Don’t take my word for it; by all means investigate for yourself.
Please don’t endanger your family, pets, neighbors and the environment.
Yvonne Da Torre
Avoid partisan bitterness, vote yes on Measure 1-63
When I married my husband John, I joined a successful Baker County dairy operation that had been in business for 52 years. We continue to successfully farm and ranch in Baker County. We both have deep Baker County roots. Our great-grandparents (and one great-great) are from Baker. Our children are raising their children here. We have coached a variety of sports and helped build sports grounds. We have served on boards, taught Sunday school, led 4-H, and supported fairs, school programs and auctions. We care about Baker County! That’s why we’re encouraging everyone to vote yes on Baker County Measure 1-63.
From 2005-2011, I was on the Baker County Budget Board. During my tenure, I learned that the commissioners’ positions were business-oriented. It did not matter if they were Democrat or Republican. It was more important that they were smart, financially responsible and capable of managing the day to day business of the county. I have spoken with former commissioners, county chairs and county judges. They did not feel when it came to effectively managing the county that their political affiliation made any difference.
People I talk with share my concern that state and national politics have become so bitter nothing is getting done. We don’t want that divide to hurt the business of Baker County.
Like many in my family, I am a lifelong Republican. My love for Baker County is based on the people who make this community great, not its politics. A nonpartisan commission will give voters who don’t identify with the two-party system a greater voice in our future.
Currently, 28 of the 36 Oregon counties are nonpartisan. Our conservative neighbors in Grant, Union and Wallowa counties voted to have nonpartisan county commissions.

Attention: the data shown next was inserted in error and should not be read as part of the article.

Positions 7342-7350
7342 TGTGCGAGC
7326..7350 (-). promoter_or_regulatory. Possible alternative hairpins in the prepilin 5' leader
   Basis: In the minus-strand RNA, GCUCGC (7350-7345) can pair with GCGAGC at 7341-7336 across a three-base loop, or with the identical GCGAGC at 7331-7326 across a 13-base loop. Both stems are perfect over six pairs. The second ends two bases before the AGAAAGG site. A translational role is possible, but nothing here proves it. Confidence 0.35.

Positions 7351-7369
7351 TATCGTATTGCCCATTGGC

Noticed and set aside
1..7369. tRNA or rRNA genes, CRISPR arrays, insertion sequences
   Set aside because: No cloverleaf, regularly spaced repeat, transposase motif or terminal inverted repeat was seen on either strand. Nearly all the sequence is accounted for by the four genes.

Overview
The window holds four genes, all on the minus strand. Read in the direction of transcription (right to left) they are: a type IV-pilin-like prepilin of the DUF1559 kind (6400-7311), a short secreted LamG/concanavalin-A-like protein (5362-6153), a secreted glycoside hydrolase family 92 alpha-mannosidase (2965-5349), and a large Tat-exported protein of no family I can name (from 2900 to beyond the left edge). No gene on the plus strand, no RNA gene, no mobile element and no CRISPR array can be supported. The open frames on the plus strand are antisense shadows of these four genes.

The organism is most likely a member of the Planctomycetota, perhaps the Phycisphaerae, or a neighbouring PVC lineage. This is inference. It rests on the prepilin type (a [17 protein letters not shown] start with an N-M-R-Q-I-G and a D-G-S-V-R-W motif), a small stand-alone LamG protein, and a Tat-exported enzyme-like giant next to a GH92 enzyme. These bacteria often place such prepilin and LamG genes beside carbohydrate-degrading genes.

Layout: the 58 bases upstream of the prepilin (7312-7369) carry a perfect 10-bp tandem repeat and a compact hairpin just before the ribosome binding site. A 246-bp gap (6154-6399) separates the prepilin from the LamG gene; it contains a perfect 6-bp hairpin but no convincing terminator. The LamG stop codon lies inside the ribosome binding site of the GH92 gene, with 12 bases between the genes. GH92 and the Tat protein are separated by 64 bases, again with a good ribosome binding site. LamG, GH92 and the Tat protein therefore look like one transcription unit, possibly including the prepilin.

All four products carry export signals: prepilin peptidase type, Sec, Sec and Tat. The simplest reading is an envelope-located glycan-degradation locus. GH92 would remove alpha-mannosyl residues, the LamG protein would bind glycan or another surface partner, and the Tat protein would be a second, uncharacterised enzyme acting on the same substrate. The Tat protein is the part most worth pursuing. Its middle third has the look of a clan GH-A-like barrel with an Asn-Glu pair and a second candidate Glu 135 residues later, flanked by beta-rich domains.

Local control is local people having a voice. We encourage you to be heard: Vote in the May 19 election. Vote YES on Measure 1-63. Take partisan bitterness out of local government.
For more information visit www.popbakercounty.com., or join us on Facebook at Vote Yes on Measure 1-63.
People Over Politics For Baker County
(Proponents of Measure 1-63)
If your property is burning, you want the firefighters to focus on dousing the flames.
You don’t want them getting a water-laden fire truck stuck because it drives over the septic tank and cracks it.
The Oregon Legislature seems all but certain to pass a bill that we believe has little if any chance to achieve its goal.
That goal — to prevent convicted felons who aren’t legally entitled to own a gun from buying one — is a worthwhile one, to be sure.
Lack of rural political power dates to 1964
The authors of our United States Constitution never intended that this country would be a pure democracy. From ancient Greek and Roman history, they knew that a majority can behave just as tyrannically as any autocrat, so the Constitution includes some non-democratic measures. One of these is the makeup of the United States Senate, which creates a balance between small states and large ones.
State legislatures were then set up on the same principle — a lower house dominated by a state’s cities and an upper house dominated by its rural areas. Neither side could ride roughshod over the other; compromise was always necessary. That’s how things stood for 175 years.
In 1964, the Progressive-dominated Warren Supreme Court decided that this would not do. In a fit of hyper democracy, it ruled that both houses of state legislatures must be apportioned by population.
We in Eastern Oregon are living with the consequences of that decision; the Oregon State Legislature is run by urban legislators from the Willamette Valley. We have little influence.
Consider the recently passed low carbon fuel standards. This will significantly increase gasoline prices; with similar rules, California endures the highest gas prices in the country. Our rural legislators patiently explained the highly negative impact this measure will have on the rural parts of Oregon, but the urban legislators were on an ideological binge and it became law anyway, a fine example of the tyranny of the majority.
But this is basically a feel-good measure. It will have virtually no impact on global warming, its stated purpose. About all it accomplishes is that it allows its supporters to tell each other how virtuous they are, how enlightened.
There is virtually nothing we can do about that 1964 decision. The Supreme Court is reluctant to undo its previous stupidities. Earl Warren has spoken; therefore it is so. However, we can learn from this experience. The next time Progressives propose some measure (such as a $15-per-hour minimum wage?) we should give that matter a hard look; see if the supposed good it does isn’t far outweighed by its unintended negative consequences.